The boyfriend called the police after several weeks and was overheard by a neighbor saying “We’re going to put your dad away forever.” Mr. Wollard was convicted of aggravated assault and sentenced to 20 yrs. The officers investigating the case begged the government to recognize the circumstances of the case. Judge Jacobsen said: “This is obviously excessive….if it weren’t for the mandatory minimum….I would use my discretion and impose some separate sentence, having taken into consideration the circumstances of the event, but I think I am duty-bound to apply the law as it has been enacted by the legislature.”
Ronald Thompson: A 65 yr old veteran who volunteered his time. He was waiting for a friend to come home and visited with the friend’s mother. The woman’s grandson came to the home with 3 friends and the grandmother denied him access to the home because he was banned. It became heated and Mr. Thompson went to his vehicle and retrieved his handgun, he had a CCW, he then fired 2 shots into the ground. The teens left.
Mr Thompson was sentenced to 20 years. Judge John Skinner in this case considered the 20 year term to be unconstitutional and sentenced Thompson to 3 yrs instead of 20. This was overturned on appeal by none other than the 4th Circuit State Attorney Angela Corey. They were afraid of it setting a precedent.
In each of these cases none of the shooters aimed to kill or even wound the people that they perceived to be a threat. They all shot to scare off their perceived attackers. Plain and simple this is an unjust law, it takes away any judicial leeway to make a decision as to whether or not circumstances fit the sentence. The law doesn’t care if you were attacked before, it doesn’t care if you truly felt threatened, it didn’t care, until recently, that it was a warning shot.
Then we have Marissa Alexander, she is a Jacksonville resident who has claimed that she fired a warning shot to prevent her husband from attacking her. Judge James Daniel said when sentencing her: “The decision on an appropriate sentence where the state has provided competent and substantial evidence to support a jury’s verdict of aggravated assault, which they have in this case with the discharge of a firearm, has been entirely taken out of my hands.”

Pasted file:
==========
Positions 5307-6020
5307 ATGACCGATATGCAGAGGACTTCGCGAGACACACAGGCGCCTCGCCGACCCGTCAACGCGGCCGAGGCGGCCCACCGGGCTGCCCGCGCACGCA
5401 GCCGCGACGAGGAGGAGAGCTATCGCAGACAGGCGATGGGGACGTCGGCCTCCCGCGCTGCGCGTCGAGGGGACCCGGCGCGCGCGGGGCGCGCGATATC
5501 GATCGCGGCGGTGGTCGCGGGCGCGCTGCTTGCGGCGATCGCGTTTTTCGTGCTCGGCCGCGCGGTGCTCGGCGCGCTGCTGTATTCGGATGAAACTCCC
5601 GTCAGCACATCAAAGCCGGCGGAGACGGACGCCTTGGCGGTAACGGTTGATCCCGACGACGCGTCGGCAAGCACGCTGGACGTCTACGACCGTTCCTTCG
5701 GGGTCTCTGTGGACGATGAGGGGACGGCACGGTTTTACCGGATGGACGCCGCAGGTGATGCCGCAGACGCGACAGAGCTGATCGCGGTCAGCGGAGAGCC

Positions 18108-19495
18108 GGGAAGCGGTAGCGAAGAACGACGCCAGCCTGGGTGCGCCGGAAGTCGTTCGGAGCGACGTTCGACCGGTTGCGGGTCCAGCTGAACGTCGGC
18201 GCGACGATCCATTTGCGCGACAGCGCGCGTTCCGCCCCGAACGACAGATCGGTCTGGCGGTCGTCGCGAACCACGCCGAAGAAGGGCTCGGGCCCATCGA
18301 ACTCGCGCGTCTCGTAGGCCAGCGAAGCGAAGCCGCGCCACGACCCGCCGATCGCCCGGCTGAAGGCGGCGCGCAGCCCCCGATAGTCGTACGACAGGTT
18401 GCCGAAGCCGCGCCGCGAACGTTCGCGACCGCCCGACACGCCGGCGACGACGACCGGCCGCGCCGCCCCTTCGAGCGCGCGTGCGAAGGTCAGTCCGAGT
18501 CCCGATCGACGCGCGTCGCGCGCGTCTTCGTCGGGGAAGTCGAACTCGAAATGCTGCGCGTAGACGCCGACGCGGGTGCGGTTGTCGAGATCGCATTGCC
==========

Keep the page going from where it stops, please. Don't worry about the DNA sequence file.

While I support her right to a new trial, I have gone on record that I did not support her claims. Like with the George Zimmerman case, there are many facts about the case that don’t go national and you have to research it all to come to an opinion of the case. But it is important to recognize that she didn’t get 20 years because she was black; she got 20 years because of this law. It is the same law that we all rejoiced about when Michael Dunn is looking at 60 years behind bars for shooting at the fleeing car in the incident which took Jordan Davis’ life.
While I also don’t wish to see Mr. Dunn to see the light of day as a free man again, we can’t have it both ways. This law needs to be changed; a judge should be given the opportunity to examine the history behind each case to decide if the sentence does fit the crime.
Posted on 07/25/2014, in Conceal Carry & SYG, research, Trials & Cases and tagged Eugene Anthony Elsperman, Florida, Jeb Bush, Marissa Alexander, Michael Dunn, Orville Lee Wollard, Ronald Thompson, Ronald Williams, sentencing, warning shot. Bookmark the permalink. 69 Comments.